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In literature, there are countless antiheroic characters. However, Anitheroism is an exceptional characteristic for authors to portray in characters, which makes this trait so unique and fascinating. In the literary dictionary, an antihero is defined as the “hero of the play or novel, but has negative attributes, which separate him or her from the classic hero. Such negative aspects may include a violent nature, use of coarse language, or self serving interests which may inadvertently depict the protagonist as a hero since the result of serving those interests may be the betterment of the society or environment. In William Shakespeare’s Hamlet, the protagonist, Hamlet, is depicted as an antihero. Hamlet draws sympathy, as well as admiration, from the pain of losing his father along with the burden and obstacles in avenging his murder.
Act four places a special emphasis on Hamlet’s intelligence. In scene two, Hamlet is extremely insolent and behaves in an ill-mannered fashion towards Rosencrantz and Guildenstern. Hamlet says to them, That I can keep your counsel and not, mine own. Beside, to be demanded of a sponge, what replication should be made by the son of a king? (IV, ii, 12-14) The reference to the sponge resembles their helplessness and powerless status. Both Rosencrantz and Guildenstern are easily manipulated and taken in by foolish manifestations. They are excessively obedient to the king, and in truth, do not have minds of their own. Hamlet despises Rosencrantz and Guildenstern mainly because they are servants of Claudius, Hamlet’s uncle and mortal enemy.
Another incident of Hamlet’s high intelligence is illustrated when Hamlet tells Rosencrantz and Guildenstern, I am glad of it: a knavish sleeps in a foolish ear. (IV, ii, 24-25) This statement leaves Rosencrantz and Guildenstern more or less confused. Hamlet is evidently wiser than the two of them combined and is capable of toying with their minds. Hamlet has an excellent command of the language, and because of it, is often difficult to comprehend, instantly deriving to the conclusion that he is insane.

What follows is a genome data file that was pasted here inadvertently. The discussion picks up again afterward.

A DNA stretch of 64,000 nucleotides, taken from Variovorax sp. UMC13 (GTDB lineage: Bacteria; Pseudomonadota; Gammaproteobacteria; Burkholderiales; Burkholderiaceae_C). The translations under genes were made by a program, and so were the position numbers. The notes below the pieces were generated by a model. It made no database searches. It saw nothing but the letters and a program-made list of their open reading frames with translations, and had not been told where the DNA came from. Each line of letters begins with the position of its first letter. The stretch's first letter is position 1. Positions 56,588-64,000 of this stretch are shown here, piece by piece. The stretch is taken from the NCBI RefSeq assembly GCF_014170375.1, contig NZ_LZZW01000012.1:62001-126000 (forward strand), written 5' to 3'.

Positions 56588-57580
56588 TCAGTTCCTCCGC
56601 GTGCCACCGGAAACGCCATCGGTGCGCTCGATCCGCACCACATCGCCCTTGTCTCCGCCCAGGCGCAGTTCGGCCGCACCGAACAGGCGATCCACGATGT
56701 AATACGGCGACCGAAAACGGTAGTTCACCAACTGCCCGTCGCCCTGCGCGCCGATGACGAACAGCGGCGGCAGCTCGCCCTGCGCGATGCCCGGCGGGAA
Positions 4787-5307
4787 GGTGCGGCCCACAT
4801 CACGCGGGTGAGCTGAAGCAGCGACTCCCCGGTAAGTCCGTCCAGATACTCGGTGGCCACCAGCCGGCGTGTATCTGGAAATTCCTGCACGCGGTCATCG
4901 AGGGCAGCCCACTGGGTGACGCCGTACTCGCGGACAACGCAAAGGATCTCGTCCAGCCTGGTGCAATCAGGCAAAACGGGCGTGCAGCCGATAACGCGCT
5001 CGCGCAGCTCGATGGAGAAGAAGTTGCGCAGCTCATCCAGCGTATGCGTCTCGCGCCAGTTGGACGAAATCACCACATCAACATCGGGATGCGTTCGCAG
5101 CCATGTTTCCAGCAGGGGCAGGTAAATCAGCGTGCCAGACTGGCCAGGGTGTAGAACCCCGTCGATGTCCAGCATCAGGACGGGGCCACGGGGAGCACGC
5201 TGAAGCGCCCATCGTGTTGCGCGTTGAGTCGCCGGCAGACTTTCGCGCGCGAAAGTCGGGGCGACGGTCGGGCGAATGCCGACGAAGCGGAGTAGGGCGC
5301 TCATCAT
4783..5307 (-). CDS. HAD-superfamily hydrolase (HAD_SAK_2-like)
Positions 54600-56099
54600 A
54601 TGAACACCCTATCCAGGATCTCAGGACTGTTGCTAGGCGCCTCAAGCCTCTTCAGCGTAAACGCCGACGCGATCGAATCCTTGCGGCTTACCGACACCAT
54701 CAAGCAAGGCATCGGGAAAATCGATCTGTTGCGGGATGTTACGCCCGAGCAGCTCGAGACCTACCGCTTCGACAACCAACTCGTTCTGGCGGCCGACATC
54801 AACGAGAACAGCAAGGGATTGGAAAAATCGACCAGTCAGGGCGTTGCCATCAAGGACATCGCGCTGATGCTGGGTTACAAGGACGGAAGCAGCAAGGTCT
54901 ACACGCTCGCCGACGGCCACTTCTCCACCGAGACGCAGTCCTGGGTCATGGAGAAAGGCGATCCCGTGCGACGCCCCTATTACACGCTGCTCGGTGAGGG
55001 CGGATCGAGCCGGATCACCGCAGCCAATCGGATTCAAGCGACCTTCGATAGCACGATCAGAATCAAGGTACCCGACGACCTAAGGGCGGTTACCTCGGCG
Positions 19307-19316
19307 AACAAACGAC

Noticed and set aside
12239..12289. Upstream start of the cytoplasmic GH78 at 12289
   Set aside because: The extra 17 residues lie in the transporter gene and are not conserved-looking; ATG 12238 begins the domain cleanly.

Hamlet demonstrates his ingenuity, this time towards Claudius, when he says, I see a cherub that sees them. But, come; for England! Farewell, dear mother. (IV, iii, 49-50) The cherub, or the angel, gives Hamlet a sense of superiority over Claudius. Having an angel at one’s side would be a definite sign of power, which is precisely what Hamlet longs to obtain from Claudius in their constant fight for supreme authority. Just when Claudius believes that he has ownership and power over Hamlet, it is really Hamlet who has the upper hand over Claudius.
There are very strong philosophical references made by Hamlet in this act regarding life and death. Hamlet tells Claudius, Your worm is your only emperor for diet: we fat all creatures else to fat us, and we fat ourselves for maggots: your fat king and your lean beggar is but variable service, two dishes, but to one table: that’s the end. (IV, iii, 21-26) This statement depicts a hidden message from beneath the text; the meaning of identical value and fairness in this world. It illustrates the significant definition of equality among all men, whether one is born to be a king or a beggar, in the end, we are all the same in terms of power and status. Worms and maggots do not treat anybody differently once one is dead and decayed.
The final scene draws the greatest sympathy towards Hamlet even though he is not even in the picture. The forces of Claudius and Laertes have combined against Hamlet. Claudius states, To an exploit now ripe in my device, Under the which he shall not choose but fall, And for his death no wind of blame shall breathe; But even his mother shall unchange the practice, And call it accident. (IV, vii, 65-69)
Claudius is willing to undertake any measures necessary to eliminate Hamlet. Hamlet is described as the victim, and much like two bullies picking on a small child in the playground, Claudius, his uncle, the king, and murderer of his father, with the aid of Laertes, goes out to terminate Hamlet for good. By this time, Hamlet faces death. He is willing to sacrifice his own life in order to fix what is morally correct Claudius must pay.
The fact that Hamlet’s life is in jeopardy attributes to his “hero” status. His only fault is the desire to avenge his father’s murderer, an act considered completely honorable and even respectable by most people. Nevertheless, Hamlet’s negative attributes include his discourtesy and tactlessness towards other s, and a violent nature as shown when he kills Polonius, expressing no shame or remorse. All in all, Hamlet s array of different characteristics in the play recaptures the allotment of the classic hero, to the more becoming name of Hamlet – the antihero.
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